Strolling down memory lane, I came across my very first Insights piece written in the Spring of 2002, “Truth in Communications: A Point of Differentiation." It was inspired by the rash of corporate scandals that made headline news, including Enron, Worldcom, Adelphia and Arthur Andersen to name just a few of the culprits and casualties.
All these years later, the focus on “truth” has once again reared its head. And as before, the implications and opportunities are far-reaching.
Truth in Public Relations and the Media: The concepts of "fake news" and “alternative facts” have put a spotlight on the absolute nature of truth-telling in the news media and public relations industry. According to a recent survey by the USC Annenberg School for Communication and Journalism , 80% of the participating 900 public relations practitioners – from across the political divide – indicate that the White House communications team "distorts the truth." This perspective has helped fuel negative perceptions about the PR industry and has stirred a number of professionals to call for higher standards to ensure its integrity.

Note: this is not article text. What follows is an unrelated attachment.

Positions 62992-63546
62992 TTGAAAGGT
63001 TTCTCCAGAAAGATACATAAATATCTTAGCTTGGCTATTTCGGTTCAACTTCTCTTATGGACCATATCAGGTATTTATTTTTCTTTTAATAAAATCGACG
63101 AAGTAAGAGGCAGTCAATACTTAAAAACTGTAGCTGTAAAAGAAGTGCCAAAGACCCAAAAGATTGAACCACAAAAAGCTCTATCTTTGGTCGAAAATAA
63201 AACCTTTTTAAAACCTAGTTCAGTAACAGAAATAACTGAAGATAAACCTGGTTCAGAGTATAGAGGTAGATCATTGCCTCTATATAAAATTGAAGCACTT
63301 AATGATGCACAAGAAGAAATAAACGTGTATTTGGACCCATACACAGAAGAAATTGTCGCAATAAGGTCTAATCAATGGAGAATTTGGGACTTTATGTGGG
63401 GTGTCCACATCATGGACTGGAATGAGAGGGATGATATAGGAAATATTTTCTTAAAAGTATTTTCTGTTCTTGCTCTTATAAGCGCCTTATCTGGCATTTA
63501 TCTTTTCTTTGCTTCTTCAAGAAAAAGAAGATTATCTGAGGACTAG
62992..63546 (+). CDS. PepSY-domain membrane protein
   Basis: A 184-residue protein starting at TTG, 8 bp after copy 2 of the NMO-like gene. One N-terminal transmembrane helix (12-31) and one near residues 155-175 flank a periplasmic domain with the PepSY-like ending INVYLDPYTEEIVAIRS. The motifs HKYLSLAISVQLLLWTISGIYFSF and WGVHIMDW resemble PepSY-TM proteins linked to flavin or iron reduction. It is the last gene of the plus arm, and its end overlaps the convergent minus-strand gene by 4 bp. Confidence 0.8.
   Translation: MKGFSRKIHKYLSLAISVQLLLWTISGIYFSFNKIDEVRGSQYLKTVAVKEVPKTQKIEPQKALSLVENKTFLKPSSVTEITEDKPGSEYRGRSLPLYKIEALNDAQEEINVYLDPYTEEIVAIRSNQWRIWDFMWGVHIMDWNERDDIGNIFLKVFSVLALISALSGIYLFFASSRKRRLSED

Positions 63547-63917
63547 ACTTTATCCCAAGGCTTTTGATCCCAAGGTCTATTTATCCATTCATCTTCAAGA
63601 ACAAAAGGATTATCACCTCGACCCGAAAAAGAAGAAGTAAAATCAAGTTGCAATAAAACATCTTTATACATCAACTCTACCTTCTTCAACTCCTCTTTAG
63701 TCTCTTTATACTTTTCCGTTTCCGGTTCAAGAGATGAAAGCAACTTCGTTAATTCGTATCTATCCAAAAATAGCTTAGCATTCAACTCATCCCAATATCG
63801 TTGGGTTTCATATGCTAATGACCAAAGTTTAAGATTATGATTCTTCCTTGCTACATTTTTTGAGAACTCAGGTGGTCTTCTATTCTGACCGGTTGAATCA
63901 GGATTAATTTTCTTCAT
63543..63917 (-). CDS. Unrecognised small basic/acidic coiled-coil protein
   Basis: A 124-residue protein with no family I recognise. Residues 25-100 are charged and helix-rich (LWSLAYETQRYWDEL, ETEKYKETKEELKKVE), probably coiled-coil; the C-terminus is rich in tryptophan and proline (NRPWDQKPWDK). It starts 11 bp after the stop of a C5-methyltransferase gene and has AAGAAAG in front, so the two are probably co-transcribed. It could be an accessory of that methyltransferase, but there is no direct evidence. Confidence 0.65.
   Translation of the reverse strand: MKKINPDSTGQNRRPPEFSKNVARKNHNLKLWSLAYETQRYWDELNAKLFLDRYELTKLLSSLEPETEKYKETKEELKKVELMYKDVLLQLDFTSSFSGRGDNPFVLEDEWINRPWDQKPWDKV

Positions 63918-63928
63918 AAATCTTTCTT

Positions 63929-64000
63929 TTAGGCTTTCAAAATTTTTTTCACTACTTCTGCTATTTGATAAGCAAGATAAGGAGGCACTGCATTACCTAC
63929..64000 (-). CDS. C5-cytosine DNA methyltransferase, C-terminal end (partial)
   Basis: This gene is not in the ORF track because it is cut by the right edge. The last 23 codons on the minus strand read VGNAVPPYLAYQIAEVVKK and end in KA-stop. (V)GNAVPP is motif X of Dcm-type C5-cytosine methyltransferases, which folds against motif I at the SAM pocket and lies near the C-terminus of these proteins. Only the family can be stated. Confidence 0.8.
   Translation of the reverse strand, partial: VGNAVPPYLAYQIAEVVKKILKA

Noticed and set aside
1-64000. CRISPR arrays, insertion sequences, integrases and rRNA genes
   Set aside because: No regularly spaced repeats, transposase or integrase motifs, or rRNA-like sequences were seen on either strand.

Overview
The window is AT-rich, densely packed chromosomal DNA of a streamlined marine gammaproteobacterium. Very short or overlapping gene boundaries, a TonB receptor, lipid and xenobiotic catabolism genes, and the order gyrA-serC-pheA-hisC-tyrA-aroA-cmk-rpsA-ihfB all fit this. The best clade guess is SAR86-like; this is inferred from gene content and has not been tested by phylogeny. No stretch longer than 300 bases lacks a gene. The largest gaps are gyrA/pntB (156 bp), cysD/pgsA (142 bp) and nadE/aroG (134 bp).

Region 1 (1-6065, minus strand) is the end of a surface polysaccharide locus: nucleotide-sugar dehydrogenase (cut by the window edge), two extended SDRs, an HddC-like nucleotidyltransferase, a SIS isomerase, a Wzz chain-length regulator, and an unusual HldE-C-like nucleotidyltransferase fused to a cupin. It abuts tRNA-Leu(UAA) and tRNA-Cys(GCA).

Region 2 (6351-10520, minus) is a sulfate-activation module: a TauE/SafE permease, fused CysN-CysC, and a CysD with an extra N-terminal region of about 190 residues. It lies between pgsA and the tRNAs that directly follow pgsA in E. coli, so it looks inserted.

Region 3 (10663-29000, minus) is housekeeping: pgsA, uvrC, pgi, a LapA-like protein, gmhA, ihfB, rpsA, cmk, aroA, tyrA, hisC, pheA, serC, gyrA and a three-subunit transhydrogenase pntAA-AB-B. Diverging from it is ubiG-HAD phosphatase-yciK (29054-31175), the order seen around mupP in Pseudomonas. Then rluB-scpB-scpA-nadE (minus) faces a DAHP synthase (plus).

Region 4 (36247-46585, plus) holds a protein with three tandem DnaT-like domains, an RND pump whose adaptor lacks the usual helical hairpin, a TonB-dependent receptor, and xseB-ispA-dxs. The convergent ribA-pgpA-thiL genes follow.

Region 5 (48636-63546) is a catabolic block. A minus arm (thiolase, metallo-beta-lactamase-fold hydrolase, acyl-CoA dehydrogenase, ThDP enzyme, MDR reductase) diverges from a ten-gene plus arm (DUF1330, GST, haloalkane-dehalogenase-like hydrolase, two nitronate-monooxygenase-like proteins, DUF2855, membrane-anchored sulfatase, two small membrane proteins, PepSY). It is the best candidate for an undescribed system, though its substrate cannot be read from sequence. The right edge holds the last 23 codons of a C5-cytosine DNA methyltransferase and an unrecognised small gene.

In the news media, there's no need to look any further than at the Wall Street Journal's marketing efforts to see how important truth has become. The WSJ twitter feed reads "Real News. Real Journalism" and their sponsored ads on Facebook say, "Truth has always been essential. It’s at the heart of everything we do, which is what makes the Wall Street Journal America’s most trusted newspaper." It's interesting how truth-telling is being treated as a value proposition to market the WSJ.
Truth in Business: The emphasis on truth and how it engenders trust has become increasingly important in the business environment. While the 2017 Edelman Trust Barometer indicates that the general population's trust in business is eroding  research from Globescan further reveals that today’s consumer is increasingly looking for truth and transparency from the companies from which they buy their products and services.